Bruce Campbell’s cameo in Doctor Strange 2 brings necessary comedic relief to a story that delves into the darkness and violence of the multiverse.
The following contains spoilers for Doctor Strange in the Multiverse of Madness, now streaming on Disney+.
Sam Raimi brought his classic stylistic choices and signatures to the Marvel Cinematic Universe’s latest offering, Doctor Strange in the Multiverse of Madness. As expected with Raimi’s movies, Bruce Campbell made a cameo as a street food vendor, referred to as Pizza Poppa. Pizza Poppa picks a fight with Doctor Strange, who, in turn, curses him to uncontrollably slap himself… for three weeks. The gag comes full circle in the post-credits scene, when Pizza Poppa is finally able to stop hitting himself, breaks the fourth wall and proudly proclaims to the audience, “It’s over!” before it cuts to black. Many fans were disappointed that the post-credits scene was goofy, but it actually fulfills a specific cathartic device employed in tragic theater to break audiences out of the narrative by giving them a good laugh.
Multiverse of Madness is the MCU’s first serious engagement with the horror genre aside from the What If…? zombie episode. Gory and violent death scenes, jump scares and even a zombified Doctor Strange give Multiverse of Madness all the trappings of a horror film. Giving Multiverse of Madness the horror treatment works so well not just because of the two main characters’ magical powers but also because it deals directly with the themes of loss and grief through the Scarlet Witch/Wanda Maximoff’s character. The movie gets dark with how far Wanda is willing to go to fulfill her greatest wish: to be reunited with her twin sons Billy and Tommy in a universe where they can all be together. And much like the horror genre, the tragedy shares similar themes of loss, desperation and the inability to cope with grief.
In their poetry competitions, the ancient Greeks laid down the formula for effective tragic theater. A cycle of three tragic plays were paired with a raunchy, ridiculous satyr that provided a necessary counterbalance to witnessing the emotional suffering of characters’ prideful attempts to circumvent fate — another theme that Wanda shares with many tragic heroines like Medea and Antigone. The Elizabethan playwrights (and the contemporary Shakespeare’s Globe) continued this tradition. After every theatrical performance, the entire cast performed a jig in costume to signify the end. The goofy Campbell post-credits scene of Multiverse of Madness follows in this long theatrical tradition of ending a serious, tragic performance with a comedic gag — one that references Campbell’s most famous Raimi role to boot — to release the tension.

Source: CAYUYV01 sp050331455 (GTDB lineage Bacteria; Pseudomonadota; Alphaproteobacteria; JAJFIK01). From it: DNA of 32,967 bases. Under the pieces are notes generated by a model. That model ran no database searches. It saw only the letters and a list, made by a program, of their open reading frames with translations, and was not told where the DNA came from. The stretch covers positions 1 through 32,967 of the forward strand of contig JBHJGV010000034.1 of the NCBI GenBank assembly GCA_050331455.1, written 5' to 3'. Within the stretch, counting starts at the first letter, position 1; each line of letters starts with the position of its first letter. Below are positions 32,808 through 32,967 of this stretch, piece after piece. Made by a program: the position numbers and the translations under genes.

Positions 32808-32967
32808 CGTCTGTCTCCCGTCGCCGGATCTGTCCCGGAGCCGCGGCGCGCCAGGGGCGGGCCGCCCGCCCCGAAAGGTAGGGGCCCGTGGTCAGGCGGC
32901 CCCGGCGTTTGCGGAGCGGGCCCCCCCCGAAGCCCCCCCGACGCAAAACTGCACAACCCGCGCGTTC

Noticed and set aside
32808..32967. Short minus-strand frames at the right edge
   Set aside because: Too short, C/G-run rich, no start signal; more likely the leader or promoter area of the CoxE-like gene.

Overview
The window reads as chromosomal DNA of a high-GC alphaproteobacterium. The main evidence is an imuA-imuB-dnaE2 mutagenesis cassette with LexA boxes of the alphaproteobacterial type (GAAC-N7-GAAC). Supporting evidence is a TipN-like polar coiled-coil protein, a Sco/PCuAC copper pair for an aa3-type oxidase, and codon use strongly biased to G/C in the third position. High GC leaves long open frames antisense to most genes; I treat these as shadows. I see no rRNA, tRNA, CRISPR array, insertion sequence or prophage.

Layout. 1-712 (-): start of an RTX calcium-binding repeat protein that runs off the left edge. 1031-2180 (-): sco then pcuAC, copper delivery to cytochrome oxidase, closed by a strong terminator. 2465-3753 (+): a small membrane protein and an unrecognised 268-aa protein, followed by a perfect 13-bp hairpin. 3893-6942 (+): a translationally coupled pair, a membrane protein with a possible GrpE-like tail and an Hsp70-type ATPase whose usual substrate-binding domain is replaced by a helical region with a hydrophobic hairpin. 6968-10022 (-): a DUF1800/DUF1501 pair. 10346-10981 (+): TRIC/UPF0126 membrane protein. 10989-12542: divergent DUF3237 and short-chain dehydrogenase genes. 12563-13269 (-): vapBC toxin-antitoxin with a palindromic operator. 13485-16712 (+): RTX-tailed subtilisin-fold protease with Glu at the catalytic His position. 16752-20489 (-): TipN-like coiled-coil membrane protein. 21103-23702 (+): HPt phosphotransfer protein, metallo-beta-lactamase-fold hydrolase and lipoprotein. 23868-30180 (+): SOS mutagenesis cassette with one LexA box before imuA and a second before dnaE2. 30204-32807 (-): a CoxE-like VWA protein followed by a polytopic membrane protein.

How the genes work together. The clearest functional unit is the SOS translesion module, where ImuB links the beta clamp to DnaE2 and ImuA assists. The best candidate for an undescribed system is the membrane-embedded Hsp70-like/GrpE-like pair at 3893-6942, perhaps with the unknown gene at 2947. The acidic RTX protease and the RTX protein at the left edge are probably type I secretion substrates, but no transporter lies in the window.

When Campbell’s Pizza Poppa appears in that post-credits scene to break the fourth wall and say in no uncertain words that his curse and the performance are both over, it breaks the audience out of the dramatic narrative tension that was building over the two-hour film. Though fans stick around for the post-credits scenes to see what the MCU will do next, the campiness of the fourth wall break is doing exactly what it needs to do: signify the end of the performance and tell the audience to enter the real world again. Raimi cleverly uses his signature of putting Campbell in all of his films and referencing The Evil Dead to bring comedic relief to a movie that delved into dark, morally dubious territory in its two hours of traffic on the screen.
While the MCU typically uses post-credits scenes to tease future movies and characters, a shift toward using them as a form of catharsis might actually help bring closure. Very valid criticisms of the MCU often come back to the notion that they aren’t self-contained and require far too much background knowledge of the franchise for newcomers. One way to move toward keeping them self-contained is to phase out the post-credits scene that hints at future projects and make it a funny gag referencing the events of the film, like Raimi does in Multiverse of Madness. Regardless of what one thinks of the post-credits scene, it’s a goofy gag with a long theatrical history behind it that allows Raimi to make this MCU movie his own.
Catch Bruce Campbell’s cameo in Doctor Strange in the Multiverse of Madness, now streaming on Disney+.
Rebecca Radillo is a CBR Features Writer and lifelong fan of Marvel and Star Wars. She has previously written for The Daily Fandom on everything from the MCU to the Gothic Romance. When she isn’t gushing over Gwenpool and Captain Marvel, she’s gushing over Shakespeare and film. She is an MA candidate in English at Boston College where she brings together her love of literary analysis and fandom. You can find her on Twitter @withahero.